• 19 New American Dimensions » Blog Archive » Will Latinos remember how Sotomayor was treated? // Aug 5, 2009 at 11:12 am

    […] Latino Politics Blog thinks they […]

  • 20 Michaelr // Aug 5, 2009 at 7:51 pm

    Sonia Sotomayor is the most qualified jurist ever to be nominated to the U.S. Supreme Court. And that scares the conservative faction that currently influences and dictates policy to the U.S. Supreme Court. Her influence will not be trivial, in many cases like Clarence Thomas, nor will it be slanted like Antonin Scalia’s. Instead, her legal opinions will display the experience of all those years serving at the bench. Barack Obama’s first choice to serve on the U.S. Supreme Court was brilliant.

  • 21 theKaiser // Aug 6, 2009 at 7:30 pm

    Looks like the U.S. Senate read your comment Michaelr. She’s on the court.

  • 22 HispanicPundit // Aug 6, 2009 at 8:58 pm


    Good point. I do agree with your general theme, but then the question becomes “which Latinos are we referring to?”. If it’s the average-juan-nonpolitical-nationalist-kinda knows something about politics-but-not-really type, then I would say the difference between Estrada and Sotomayor is minimal at best. They see a latino face on screen, see that s/he is getting static for stuff they dont really care/understand and are bothered by it. Overall it bothers them at the time, but its largely forgotten.

    If, however, you are talking about the political Latinos, those who know why Estrada was denied and why Republicans are denying Sotomayor, well then, of course, they will remember more the Sotomayor situation than the Estrada one – but really, how is that important to Republicans any? Those Latinos were never going to vote for them anyway. It’s a “tails I win”, “heads you lose” situation for them too.

    With that said, another important difference between Estrada and Sotomayor is that Sotomayor was eventually elected, Republicans may have opposed but they didn’t prevent her nomination – not so with Democrats and Estrada.

  • 23 Cockroach People // Aug 7, 2009 at 5:17 am

    HP, Any group can be divided into the politically active and informed versus the average nonpolitical Joe or Juan (not just Latinos). The latter group may or may not remember anybody on the Supreme Court regardless of ethnicity. I’m not sure they would even know much about the the three branches. Heck, a good number of people in this country can’t identify the U.S. on a map. Thus I can agree with you about the nonpolitical group in that they are probably more likely to forget the specifics about Sotomayor and the proceedings. I can’t, however, agree that Republicans should not care about opposing her.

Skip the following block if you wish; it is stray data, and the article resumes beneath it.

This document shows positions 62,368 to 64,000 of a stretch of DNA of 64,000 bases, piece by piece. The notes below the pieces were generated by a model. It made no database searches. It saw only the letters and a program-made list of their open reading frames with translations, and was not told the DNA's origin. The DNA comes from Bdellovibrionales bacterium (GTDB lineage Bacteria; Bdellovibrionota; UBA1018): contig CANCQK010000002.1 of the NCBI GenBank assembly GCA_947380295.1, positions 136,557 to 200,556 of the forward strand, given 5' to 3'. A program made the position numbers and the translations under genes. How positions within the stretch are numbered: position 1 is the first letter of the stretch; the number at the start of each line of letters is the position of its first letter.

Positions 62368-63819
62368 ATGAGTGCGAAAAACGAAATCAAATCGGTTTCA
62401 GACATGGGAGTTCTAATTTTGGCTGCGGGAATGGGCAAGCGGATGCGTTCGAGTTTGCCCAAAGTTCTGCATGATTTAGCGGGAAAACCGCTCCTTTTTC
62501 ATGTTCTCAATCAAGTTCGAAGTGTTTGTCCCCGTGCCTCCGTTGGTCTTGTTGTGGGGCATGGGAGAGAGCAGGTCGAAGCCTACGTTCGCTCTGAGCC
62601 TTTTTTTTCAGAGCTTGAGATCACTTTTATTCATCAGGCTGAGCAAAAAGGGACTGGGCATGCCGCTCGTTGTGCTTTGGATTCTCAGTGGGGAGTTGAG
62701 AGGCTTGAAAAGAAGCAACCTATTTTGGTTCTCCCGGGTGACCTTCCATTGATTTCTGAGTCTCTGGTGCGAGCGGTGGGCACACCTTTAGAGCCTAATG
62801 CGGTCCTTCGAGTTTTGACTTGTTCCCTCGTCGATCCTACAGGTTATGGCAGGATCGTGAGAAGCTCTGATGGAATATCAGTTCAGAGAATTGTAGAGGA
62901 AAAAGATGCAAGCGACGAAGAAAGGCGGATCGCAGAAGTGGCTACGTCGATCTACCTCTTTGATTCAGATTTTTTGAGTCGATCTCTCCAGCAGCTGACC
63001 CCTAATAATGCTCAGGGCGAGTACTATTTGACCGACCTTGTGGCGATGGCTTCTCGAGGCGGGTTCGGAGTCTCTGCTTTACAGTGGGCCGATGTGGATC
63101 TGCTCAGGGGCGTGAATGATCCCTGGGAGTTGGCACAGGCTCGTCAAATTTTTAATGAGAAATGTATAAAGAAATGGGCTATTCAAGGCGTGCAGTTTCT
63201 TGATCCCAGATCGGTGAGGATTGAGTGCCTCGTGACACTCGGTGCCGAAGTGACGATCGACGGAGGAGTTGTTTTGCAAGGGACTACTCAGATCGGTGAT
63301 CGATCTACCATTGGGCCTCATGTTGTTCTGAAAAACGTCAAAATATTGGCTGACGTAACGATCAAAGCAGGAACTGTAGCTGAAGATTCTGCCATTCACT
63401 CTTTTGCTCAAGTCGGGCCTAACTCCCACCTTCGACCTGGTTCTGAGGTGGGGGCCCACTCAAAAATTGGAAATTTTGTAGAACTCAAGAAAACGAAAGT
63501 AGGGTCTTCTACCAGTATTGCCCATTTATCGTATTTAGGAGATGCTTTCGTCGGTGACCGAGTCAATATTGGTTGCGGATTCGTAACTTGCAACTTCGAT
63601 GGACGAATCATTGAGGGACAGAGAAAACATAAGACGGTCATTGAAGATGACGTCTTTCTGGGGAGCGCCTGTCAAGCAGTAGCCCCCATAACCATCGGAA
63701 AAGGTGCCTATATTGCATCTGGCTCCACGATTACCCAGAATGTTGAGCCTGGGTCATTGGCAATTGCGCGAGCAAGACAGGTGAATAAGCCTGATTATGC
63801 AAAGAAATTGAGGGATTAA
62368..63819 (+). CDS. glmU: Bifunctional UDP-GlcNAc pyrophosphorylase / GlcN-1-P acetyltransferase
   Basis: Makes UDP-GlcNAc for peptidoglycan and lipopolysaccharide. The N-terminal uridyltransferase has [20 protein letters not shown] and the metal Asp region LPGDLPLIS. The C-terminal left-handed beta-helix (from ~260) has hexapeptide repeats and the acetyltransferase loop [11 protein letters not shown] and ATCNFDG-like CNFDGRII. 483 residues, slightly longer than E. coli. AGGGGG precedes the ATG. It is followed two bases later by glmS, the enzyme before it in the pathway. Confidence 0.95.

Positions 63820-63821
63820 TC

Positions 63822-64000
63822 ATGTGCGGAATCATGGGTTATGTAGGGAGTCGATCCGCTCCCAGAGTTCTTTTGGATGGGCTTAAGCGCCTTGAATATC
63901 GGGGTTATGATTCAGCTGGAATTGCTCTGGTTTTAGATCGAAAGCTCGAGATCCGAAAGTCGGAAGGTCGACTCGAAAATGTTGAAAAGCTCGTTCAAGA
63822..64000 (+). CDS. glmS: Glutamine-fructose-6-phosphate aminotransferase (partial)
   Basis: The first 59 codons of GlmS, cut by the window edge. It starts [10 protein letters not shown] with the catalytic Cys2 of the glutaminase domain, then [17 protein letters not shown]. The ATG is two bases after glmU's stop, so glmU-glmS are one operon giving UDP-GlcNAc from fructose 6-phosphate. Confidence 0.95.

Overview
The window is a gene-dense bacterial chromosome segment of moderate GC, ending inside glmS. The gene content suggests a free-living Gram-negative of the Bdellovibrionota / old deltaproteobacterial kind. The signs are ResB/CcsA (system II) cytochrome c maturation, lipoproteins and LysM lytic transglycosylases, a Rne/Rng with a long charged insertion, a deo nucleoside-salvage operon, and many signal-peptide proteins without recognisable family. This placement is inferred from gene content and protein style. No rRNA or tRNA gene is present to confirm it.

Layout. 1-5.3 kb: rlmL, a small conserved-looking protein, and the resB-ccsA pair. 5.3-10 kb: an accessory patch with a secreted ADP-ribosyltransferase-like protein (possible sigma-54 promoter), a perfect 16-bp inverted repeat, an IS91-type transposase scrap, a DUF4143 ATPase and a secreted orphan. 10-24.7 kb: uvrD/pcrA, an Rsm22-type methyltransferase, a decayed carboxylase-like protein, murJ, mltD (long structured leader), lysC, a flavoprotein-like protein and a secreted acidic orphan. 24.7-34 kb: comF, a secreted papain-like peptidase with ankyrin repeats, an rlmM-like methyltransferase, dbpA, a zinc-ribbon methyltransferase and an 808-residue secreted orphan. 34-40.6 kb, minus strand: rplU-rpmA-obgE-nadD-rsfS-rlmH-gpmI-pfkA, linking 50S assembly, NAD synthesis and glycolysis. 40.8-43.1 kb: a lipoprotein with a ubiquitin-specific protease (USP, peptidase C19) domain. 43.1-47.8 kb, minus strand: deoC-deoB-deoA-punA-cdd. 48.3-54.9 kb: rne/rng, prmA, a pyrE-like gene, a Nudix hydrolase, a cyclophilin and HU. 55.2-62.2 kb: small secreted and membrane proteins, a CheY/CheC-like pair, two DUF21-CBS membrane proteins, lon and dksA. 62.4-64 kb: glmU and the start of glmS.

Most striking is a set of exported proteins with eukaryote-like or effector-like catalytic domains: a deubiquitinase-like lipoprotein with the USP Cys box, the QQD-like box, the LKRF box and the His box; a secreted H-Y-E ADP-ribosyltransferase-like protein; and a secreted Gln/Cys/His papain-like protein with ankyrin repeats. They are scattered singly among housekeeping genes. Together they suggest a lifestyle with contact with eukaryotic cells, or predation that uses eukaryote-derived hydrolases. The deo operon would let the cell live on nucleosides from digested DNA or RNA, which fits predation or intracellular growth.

My father is a Republican. He has pretty much voted Republican in every election, no matter how small or local, since Reagan. He is generally stubborn and unreflective about his party loyalties. But he has been extremely unhappy with the party not just because he has been left scratching his head (i.e. asking himself what happened to the party of Reagan and where did all these wingnuts come from) but also because he doesn’t get why Latinos seem to be the focus of the party’s anger (starting with all the immigration mail he was receiving from his reps and now with Sotomayor). Even though he is very conservative, he has managed to maintain a nationalist streak (maybe being originally from East LA helps). He doesn’t like Sotomayor much but he thinks she is being attacked partly because she is a Latina. My dad, of course, is fairly political but he is someone who is likely to vote for Republicans. He also is someone who does not remember who Estrada is.

    My point is that whether or not all Latinos remember the specifics of Sotomayor’s proceeding there has been a reinforcement of the image of Republicans as anti-Latino thanks to this proceeding. There are a lot of Latinos that **do** vote but know little about politics. This is especially true of naturalized citizens in the last decade and a half (the ones who don’t remember the Reagan amnesty). Many of them are doubtful about both parties. But do Republicans really want to alienate the doubtful ones? Remember what Lincoln said: “Keep a constant watch on the doubtful voters, and from time to time have them talked to by those in whom they have the most confidence.” Latinos are not being talked to in a way that will build the long-term success of the Republican Party. The less political group (not apolitical I should add) get a lot of their information from Spanish language media and in some cases community leaders. The only talking to they are getting is from media personalities and community organizers who are enraged at the perceived anti-Latino stance of the Republicans. Sotomayor has given them a lot to talk about!